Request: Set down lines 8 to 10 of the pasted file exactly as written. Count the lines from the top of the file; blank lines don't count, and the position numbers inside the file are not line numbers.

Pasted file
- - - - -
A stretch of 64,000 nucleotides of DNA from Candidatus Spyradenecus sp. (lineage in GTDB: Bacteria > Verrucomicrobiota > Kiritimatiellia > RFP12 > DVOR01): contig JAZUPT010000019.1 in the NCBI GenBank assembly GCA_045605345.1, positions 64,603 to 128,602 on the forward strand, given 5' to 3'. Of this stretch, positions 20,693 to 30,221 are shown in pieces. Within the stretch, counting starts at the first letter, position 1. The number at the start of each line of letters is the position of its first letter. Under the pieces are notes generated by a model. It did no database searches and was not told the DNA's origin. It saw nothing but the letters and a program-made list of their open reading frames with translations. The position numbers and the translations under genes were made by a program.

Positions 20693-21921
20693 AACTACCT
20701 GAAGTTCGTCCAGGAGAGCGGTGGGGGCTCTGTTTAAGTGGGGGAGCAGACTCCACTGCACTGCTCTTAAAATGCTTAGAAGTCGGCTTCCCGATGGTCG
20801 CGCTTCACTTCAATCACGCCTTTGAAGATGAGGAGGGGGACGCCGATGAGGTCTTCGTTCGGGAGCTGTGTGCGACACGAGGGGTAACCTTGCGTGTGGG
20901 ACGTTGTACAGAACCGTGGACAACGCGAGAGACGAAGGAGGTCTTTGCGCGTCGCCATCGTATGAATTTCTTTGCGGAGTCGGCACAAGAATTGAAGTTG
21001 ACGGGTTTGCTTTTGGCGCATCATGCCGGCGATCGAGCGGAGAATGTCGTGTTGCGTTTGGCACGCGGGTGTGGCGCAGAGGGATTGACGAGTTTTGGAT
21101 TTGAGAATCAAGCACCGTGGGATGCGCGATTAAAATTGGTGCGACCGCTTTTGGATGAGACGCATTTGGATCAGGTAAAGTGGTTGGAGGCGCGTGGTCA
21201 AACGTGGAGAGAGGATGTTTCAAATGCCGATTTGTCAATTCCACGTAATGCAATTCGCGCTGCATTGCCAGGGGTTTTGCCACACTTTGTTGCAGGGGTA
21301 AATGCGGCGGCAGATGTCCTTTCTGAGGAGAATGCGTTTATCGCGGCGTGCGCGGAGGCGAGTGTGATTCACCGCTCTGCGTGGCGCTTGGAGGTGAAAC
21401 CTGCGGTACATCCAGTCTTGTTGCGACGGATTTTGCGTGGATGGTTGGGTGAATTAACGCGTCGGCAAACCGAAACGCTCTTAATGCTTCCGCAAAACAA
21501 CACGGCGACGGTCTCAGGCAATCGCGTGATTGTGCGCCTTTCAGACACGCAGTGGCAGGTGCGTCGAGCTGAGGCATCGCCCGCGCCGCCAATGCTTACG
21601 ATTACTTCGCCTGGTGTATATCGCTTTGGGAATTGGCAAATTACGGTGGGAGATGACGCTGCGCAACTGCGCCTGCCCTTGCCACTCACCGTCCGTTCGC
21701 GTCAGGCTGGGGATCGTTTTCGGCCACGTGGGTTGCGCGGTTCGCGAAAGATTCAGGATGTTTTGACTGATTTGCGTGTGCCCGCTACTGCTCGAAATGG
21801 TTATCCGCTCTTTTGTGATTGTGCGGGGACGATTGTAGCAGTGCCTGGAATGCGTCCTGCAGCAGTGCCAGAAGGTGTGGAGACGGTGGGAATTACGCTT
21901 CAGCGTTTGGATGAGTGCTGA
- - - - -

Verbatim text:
21101 TTGAGAATCAAGCACCGTGGGATGCGCGATTAAAATTGGTGCGACCGCTTTTGGATGAGACGCATTTGGATCAGGTAAAGTGGTTGGAGGCGCGTGGTCA
21201 AACGTGGAGAGAGGATGTTTCAAATGCCGATTTGTCAATTCCACGTAATGCAATTCGCGCTGCATTGCCAGGGGTTTTGCCACACTTTGTTGCAGGGGTA
21301 AATGCGGCGGCAGATGTCCTTTCTGAGGAGAATGCGTTTATCGCGGCGTGCGCGGAGGCGAGTGTGATTCACCGCTCTGCGTGGCGCTTGGAGGTGAAAC